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Aesthetic Responsiveness

OUR examination has thus proceeded from aesthetic contemplation
to the work of Art, which seeks to secure and satisfy it while
furthering some of life's various other claims. We must now go back
to aesthetic contemplation and find out how the beholder meets
these efforts made to secure and satisfy his contemplative attention.
For the Reader will by this time have grasped that art can do nothing
without the collaboration of the beholder or listener; and that this
collaboration, so far from consisting in the passive "being impressed
by beauty" which unscientific aestheticians imagined as analogous
to "being impressed by sensuous qualities," by hot or cold or sweet
or sour, is in reality a combination of higher activities, second in
complexity and intensity only to that of the artist himself.

We have seen in the immediately preceding chapter that the most
deliberate, though not the essential, part of the artist's business is to
provide against any possible disturbance of the beholder's
responsive activity, and of course also to increase by every means
that output of responsive activity. But the sources of it are in the
beholder, and beyond the control of the most ingenious artistic
devices and the most violent artistic appeals. There is indeed no
better proof of the active nature of aesthetic appreciation than the
fact that such appreciation is so often not forthcoming. Even mere
sensations, those impressions of single qualities to which we are
most unresistingly passive, are not pleasurable without a favourable
reaction of the body's chemistry: the same taste or smell will be
attractive or repulsive according as we have recently eaten. And
however indomitably colour- and sound-sensations force themselves
upon us, our submission to them will not be accompanied by even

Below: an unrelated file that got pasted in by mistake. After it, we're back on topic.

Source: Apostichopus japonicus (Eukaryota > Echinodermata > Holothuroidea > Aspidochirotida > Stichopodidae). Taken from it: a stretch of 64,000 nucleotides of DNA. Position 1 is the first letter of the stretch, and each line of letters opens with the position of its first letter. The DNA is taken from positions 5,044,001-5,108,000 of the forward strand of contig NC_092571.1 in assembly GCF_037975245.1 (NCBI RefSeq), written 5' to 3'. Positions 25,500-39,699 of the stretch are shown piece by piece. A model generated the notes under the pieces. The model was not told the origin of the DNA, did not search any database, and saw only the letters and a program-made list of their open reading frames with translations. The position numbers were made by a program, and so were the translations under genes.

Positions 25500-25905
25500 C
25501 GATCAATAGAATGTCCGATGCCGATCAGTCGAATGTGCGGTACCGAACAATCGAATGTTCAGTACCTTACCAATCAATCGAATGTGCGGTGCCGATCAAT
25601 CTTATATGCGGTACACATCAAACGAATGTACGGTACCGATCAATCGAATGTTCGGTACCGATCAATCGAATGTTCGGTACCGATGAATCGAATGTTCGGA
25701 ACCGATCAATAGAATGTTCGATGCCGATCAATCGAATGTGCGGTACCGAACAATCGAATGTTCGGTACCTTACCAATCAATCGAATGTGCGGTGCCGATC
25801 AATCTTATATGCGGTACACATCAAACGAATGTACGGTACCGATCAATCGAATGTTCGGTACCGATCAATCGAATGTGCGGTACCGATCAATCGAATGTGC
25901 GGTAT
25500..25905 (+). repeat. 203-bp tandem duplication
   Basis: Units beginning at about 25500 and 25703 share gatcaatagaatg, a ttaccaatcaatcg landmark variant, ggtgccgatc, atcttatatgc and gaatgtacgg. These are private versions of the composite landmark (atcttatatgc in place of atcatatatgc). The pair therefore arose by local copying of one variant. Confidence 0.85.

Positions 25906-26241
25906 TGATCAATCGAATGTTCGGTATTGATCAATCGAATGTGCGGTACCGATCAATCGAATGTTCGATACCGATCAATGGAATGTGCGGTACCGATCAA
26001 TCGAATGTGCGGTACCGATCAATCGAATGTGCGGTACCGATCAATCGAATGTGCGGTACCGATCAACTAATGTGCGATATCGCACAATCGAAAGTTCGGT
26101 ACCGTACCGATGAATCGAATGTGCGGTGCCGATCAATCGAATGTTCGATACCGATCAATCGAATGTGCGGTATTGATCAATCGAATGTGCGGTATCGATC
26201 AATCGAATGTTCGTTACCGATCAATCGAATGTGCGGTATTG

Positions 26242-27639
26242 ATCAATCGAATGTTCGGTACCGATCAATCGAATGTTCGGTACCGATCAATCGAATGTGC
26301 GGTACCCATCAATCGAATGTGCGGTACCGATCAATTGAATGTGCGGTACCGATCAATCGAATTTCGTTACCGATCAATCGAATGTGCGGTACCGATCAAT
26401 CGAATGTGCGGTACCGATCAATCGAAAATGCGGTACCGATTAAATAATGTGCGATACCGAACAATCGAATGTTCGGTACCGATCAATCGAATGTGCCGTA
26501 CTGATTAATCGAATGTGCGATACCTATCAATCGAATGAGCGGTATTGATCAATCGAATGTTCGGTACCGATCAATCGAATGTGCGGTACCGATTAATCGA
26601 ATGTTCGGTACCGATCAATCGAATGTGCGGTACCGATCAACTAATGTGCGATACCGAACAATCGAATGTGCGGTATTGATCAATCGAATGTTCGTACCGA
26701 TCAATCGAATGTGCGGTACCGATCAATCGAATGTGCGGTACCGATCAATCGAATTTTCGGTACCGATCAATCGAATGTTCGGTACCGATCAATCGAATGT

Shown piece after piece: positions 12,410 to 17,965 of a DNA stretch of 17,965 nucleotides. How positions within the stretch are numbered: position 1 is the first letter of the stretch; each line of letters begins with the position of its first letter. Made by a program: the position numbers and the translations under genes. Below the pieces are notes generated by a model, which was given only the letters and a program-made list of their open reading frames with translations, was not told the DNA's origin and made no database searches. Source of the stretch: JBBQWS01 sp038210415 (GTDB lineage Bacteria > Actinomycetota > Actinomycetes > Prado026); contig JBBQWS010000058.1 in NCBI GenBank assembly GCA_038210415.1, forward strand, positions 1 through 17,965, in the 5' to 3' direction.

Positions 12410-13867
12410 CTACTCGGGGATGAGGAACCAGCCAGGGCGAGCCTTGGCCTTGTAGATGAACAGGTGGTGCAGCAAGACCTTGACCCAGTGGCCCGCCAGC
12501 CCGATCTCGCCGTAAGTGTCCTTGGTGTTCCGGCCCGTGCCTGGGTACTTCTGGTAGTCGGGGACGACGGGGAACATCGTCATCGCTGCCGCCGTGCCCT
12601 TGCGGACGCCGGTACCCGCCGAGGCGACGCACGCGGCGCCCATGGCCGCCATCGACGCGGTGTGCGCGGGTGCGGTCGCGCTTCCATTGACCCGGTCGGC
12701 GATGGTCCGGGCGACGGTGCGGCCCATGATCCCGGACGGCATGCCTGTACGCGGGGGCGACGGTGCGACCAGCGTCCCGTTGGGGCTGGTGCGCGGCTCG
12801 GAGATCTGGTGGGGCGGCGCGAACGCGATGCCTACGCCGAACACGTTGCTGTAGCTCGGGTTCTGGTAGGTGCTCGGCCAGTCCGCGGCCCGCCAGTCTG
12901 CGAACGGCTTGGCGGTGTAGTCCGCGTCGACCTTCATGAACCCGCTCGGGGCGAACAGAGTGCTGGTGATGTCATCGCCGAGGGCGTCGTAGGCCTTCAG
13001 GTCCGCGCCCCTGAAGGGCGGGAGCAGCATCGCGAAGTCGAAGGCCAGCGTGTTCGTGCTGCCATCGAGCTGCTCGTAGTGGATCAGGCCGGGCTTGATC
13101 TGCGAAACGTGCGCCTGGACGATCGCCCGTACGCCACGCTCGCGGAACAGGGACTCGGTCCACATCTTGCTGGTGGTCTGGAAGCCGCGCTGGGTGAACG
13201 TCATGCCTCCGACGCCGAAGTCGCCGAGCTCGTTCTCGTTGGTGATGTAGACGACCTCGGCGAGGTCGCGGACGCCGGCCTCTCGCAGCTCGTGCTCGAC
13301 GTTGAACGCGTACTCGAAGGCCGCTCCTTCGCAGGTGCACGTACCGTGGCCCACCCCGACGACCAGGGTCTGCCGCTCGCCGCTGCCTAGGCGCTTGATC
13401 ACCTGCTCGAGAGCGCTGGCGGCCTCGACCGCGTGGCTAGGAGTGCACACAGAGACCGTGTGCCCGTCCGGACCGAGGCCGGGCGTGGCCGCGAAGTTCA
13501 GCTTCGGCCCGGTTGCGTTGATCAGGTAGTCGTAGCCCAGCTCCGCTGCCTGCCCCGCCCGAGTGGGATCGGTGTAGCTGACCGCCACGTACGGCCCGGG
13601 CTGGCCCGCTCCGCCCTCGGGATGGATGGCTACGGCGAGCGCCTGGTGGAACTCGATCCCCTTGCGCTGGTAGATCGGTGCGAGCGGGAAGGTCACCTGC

the most "passive" pleasure if we are bodily or mentally out of sorts.
How much more frequent must be lack of receptiveness when,
instead of dealing with sensations whose intensity depends after
all two thirds upon the strength of the outer stimulation, we deal
with perceptions which include the bodily and mental activities of
exploring a shape and establishing among its constituent sensations
relationships both to each other and to ourselves; activities without
which there would be for the beholder no shape at all, but
mere ragbag chaos!--And in calculating the likelihood of a
perceptive empathic response we must remember that such active
shape-perception, however instantaneous as compared with the cumbrous
processes of locomotion, nevertheless requires a perfectly
measurable time, and requires therefore that its constituent processes
be held in memory for comparison and coordination, quite as much
as the similar processes by which we take stock of the relations of
sequence of sounds. All this mental activity, less explicit but not less
intense or complex than that of logically "following" an argument, is
therefore such that we are by no means always able or willing to
furnish it. Not able, because the need for practical decisions hurries
us into that rapid inference from a minimum of perception to a
minimum of associated experience which we call "recognising
things," and thus out of the presence of the perfunctorily dealt with
shapes. Not willing, because our nervous condition may be unable
for the strain of shape perception; and our emotional bias (what we
call our interest) may be favourable to some incompatible kind of
activity. Until quite recently (and despite Fechner's famous
introductory experiments) aesthetics have been little more than a
branch of metaphysical speculation, and it is only nowadays that the
bare fact of aesthetic responsiveness is beginning to be studied. So
far as I have myself succeeded in doing so, I think I can assure the
Reader that if he will note down, day by day, the amount of pleasure
he has been able to take in works of art, he will soon recognise the
existence of aesthetic responsiveness and its highly variable nature.
Should the same Reader develop an interest in such (often
humiliating) examination into his own aesthetic experience, he will
discover varieties of it which will illustrate some of the chief
principles contained in this little book. His diary will report days
when aesthetic appreciation has begun with the instant of entering a
collection of pictures or statues, indeed sometimes pre-existed as he
went through the streets noticing the unwonted charm of familiar
objects; other days when enjoyment has come only after an effort of
attention; others when, to paraphrase Coleridge, he saw, not felt,
how beautiful things are; and finally, through other varieties of
aesthetic experience, days upon which only shortcomings and
absurdities have laid hold of his attention. In the course of such
aesthetical self-examination and confession, the Reader might also